Over 40% of our daily activities are not conscious decisions, rather habits. These daily activities include decisions about investing and other financial choices. While people would like to think they analyze every important decision, the truth is that the brain looks for quick answers. These quick answers are often the result of intuition and/or habit. Habitual thoughts and actions pertaining to the financial markets influence many poor investment decisions.
Financial advisors can play a significant role in helping their clients develop better investment habits. The term “behavioral coaching” is ambiguous and overused, but that doesn’t mean it can’t be beneficial when properly incorporated into an advisor’s business. Behavioral coaching is about teaching and encouraging good investment habits…including how we think about investing. Incorporating behavioral finance actively and consistently is far more valuable than talking about the market, short-term moves or providing forecasts.
Improvement Can Happen Today
92% of people fail to achieve their New Year’s Resolutions. One-third give up just after one month and more than half give up within six months. This statistic may seem high, but it shouldn’t be that surprising. If we really want to change something about our lives, we would make the change right away. Why would we live our lives in a suboptimal way while we wait for January 1st to make improvements? What is so special about January 1st? It is gimmicky. It’s a day just like April 18th; the sun rises and sets just like every other day of the year. To borrow a line from the movie When Harry Met Sally, “when you realize you want to spend the rest of your life with somebody, you want the rest of your life to start as soon as possible.”
Indeed, if you really want to affect change in your life, you should do it now – and not wait for some arbitrary date in the future. Waiting for a future date is like saying, “I should improve this, but it’s not important enough to do right now”. Procrastination is not the fruit of someone who wants to change. True commitment often results in immediate change. Many of our activities, including some of the things we want to improve, are driven by habits. Habits are routines that are ingrained in our brain through frequent repetition, and are often subconscious. If you want to change a certain outcome, there is a good chance a habit (or several habits) will need to change.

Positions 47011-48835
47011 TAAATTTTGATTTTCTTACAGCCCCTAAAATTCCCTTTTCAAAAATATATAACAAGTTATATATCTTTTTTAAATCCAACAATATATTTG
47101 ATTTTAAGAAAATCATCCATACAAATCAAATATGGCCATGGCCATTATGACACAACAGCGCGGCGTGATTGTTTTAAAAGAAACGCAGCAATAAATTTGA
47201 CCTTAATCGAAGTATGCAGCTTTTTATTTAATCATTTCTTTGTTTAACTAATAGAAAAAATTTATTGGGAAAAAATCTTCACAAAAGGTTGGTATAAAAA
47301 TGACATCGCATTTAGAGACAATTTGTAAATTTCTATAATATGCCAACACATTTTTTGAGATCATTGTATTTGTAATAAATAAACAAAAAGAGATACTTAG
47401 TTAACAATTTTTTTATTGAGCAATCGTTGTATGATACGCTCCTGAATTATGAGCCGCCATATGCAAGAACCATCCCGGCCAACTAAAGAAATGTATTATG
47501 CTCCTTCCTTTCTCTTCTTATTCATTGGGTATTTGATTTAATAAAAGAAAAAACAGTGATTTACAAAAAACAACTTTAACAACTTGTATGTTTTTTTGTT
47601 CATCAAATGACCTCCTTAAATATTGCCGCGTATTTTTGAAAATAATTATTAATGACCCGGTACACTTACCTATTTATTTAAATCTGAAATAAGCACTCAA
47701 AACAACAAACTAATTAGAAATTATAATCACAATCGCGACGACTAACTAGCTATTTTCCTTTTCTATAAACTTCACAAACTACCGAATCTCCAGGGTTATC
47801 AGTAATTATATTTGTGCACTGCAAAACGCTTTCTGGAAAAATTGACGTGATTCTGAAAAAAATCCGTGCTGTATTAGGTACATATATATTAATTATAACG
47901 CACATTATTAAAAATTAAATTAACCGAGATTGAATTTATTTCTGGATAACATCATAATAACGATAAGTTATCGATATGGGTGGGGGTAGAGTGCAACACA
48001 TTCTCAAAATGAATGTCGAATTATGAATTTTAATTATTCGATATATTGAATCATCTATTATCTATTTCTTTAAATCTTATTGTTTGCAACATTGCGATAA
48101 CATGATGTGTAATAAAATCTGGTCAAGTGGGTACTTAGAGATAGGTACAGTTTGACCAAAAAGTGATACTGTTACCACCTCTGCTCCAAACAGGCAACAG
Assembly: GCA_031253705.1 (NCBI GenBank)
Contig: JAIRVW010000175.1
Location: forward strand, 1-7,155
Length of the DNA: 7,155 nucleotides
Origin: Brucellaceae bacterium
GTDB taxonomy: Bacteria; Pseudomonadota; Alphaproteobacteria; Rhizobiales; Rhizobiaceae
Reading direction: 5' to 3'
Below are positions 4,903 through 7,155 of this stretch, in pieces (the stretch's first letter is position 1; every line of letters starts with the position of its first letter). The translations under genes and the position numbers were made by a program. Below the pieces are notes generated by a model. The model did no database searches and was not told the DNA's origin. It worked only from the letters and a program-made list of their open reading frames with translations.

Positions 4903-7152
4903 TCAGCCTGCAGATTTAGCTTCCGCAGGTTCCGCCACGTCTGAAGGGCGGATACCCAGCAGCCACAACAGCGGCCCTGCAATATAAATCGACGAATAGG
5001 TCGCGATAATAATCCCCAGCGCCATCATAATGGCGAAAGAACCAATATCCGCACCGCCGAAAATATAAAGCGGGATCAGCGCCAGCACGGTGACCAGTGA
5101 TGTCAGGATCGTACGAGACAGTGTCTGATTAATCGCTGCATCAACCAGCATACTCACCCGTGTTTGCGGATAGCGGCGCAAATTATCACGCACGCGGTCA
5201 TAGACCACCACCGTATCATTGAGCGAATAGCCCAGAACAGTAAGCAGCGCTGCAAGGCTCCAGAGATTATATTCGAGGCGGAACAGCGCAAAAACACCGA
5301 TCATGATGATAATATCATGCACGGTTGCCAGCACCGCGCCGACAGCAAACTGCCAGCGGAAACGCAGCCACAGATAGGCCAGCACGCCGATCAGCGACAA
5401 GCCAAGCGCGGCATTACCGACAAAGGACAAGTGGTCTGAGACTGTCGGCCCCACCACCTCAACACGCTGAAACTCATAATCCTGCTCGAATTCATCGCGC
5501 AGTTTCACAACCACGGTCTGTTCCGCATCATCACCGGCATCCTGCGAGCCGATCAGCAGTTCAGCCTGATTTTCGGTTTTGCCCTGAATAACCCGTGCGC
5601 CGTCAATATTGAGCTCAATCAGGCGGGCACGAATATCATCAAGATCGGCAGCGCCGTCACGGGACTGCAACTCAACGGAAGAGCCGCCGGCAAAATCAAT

Today is a great day to change. Today is a fantastic day to improve your habits to achieve a better outcome. In fact, today is the best day…because it is not tomorrow.
Overview of Habits
Each habit creates a neurological pattern in our brain. It is a physical pathway that is followed once a certain stimulus is presented. This pathway is initially traced by making conscious decisions, but as those conscious decisions are repeated over time, the pathway becomes deeper and the behavior becomes automatic and subconscious. The habit is formed and becomes the default response given the stimulus.
Once we recognize an undesirable habit we want to change, we follow the same process as when the undesirable habit was initially formed. When presented with the stimulus, instead of allowing the automatic habit to take over we consciously follow a few new steps (the new habit). This is difficult because it takes effort and willpower. We are now doing something that is foreign to us. We are not used to it. It can be frustrating and mentally tiring. That is why many people give up after a relatively short period of time. The existing habit has been formed through years of repetition, and we expect that a new habit should take hold in just a few weeks. If it were only that easy.
The Habit Loop
Charles Duhigg, author of The Power of Habit, did a wonderful job explaining just how habits work.He simplified it to three acts: the cue (stimulus), the routine (habitual behavior) and the reward (desired outcome).